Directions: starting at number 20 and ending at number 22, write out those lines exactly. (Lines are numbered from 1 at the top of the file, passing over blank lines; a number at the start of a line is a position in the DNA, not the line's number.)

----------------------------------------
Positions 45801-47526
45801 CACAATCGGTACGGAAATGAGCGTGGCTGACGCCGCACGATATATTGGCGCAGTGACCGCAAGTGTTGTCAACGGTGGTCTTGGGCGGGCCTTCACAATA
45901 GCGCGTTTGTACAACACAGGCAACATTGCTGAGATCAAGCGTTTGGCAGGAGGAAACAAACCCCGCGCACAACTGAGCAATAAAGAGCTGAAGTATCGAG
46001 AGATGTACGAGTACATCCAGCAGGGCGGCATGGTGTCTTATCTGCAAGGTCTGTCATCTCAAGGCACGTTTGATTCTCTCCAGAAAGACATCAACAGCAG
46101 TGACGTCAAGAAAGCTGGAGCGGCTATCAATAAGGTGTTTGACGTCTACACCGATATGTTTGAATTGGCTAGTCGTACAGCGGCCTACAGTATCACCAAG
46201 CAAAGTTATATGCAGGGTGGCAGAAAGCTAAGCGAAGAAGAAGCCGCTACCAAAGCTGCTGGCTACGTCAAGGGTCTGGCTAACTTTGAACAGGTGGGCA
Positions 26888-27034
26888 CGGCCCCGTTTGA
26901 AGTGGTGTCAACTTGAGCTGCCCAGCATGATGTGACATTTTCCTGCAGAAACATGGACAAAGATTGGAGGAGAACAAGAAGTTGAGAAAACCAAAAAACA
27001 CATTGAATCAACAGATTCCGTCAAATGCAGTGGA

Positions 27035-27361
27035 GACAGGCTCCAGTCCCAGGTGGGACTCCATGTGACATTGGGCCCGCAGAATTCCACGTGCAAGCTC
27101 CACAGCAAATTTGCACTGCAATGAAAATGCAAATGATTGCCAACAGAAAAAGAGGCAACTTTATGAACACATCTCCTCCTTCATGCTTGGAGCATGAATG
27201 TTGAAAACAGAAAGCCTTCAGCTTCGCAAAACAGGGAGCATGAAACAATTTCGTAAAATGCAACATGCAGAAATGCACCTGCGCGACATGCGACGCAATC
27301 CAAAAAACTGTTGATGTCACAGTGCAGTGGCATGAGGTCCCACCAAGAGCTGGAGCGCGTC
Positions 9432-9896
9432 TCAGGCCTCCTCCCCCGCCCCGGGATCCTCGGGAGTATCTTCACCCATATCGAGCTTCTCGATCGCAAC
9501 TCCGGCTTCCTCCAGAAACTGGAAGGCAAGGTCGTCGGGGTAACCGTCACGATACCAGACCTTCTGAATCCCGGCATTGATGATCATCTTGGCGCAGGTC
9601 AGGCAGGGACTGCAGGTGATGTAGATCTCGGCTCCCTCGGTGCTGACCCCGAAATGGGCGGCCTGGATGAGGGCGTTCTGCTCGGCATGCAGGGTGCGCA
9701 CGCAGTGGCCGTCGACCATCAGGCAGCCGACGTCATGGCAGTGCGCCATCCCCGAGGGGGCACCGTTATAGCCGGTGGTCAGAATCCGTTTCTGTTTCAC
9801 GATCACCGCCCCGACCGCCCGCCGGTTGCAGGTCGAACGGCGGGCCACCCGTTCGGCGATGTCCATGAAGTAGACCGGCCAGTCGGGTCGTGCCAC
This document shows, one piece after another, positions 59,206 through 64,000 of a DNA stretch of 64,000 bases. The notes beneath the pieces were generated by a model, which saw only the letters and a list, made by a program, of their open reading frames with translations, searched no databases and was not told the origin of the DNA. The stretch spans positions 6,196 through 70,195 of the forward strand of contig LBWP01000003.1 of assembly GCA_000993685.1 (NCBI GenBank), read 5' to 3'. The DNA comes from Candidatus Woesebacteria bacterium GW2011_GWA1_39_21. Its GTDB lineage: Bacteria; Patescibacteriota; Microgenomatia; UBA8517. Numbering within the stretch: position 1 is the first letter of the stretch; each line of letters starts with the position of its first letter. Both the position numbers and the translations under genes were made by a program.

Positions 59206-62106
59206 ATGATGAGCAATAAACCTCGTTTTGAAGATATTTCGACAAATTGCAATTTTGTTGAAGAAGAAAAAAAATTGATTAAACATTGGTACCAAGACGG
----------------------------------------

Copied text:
9701 CGCAGTGGCCGTCGACCATCAGGCAGCCGACGTCATGGCAGTGCGCCATCCCCGAGGGGGCACCGTTATAGCCGGTGGTCAGAATCCGTTTCTGTTTCAC
9801 GATCACCGCCCCGACCGCCCGCCGGTTGCAGGTCGAACGGCGGGCCACCCGTTCGGCGATGTCCATGAAGTAGACCGGCCAGTCGGGTCGTGCCAC
This document shows, one piece after another, positions 59,206 through 64,000 of a DNA stretch of 64,000 bases. The notes beneath the pieces were generated by a model, which saw only the letters and a list, made by a program, of their open reading frames with translations, searched no databases and was not told the origin of the DNA. The stretch spans positions 6,196 through 70,195 of the forward strand of contig LBWP01000003.1 of assembly GCA_000993685.1 (NCBI GenBank), read 5' to 3'. The DNA comes from Candidatus Woesebacteria bacterium GW2011_GWA1_39_21. Its GTDB lineage: Bacteria; Patescibacteriota; Microgenomatia; UBA8517. Numbering within the stretch: position 1 is the first letter of the stretch; each line of letters starts with the position of its first letter. Both the position numbers and the translations under genes were made by a program.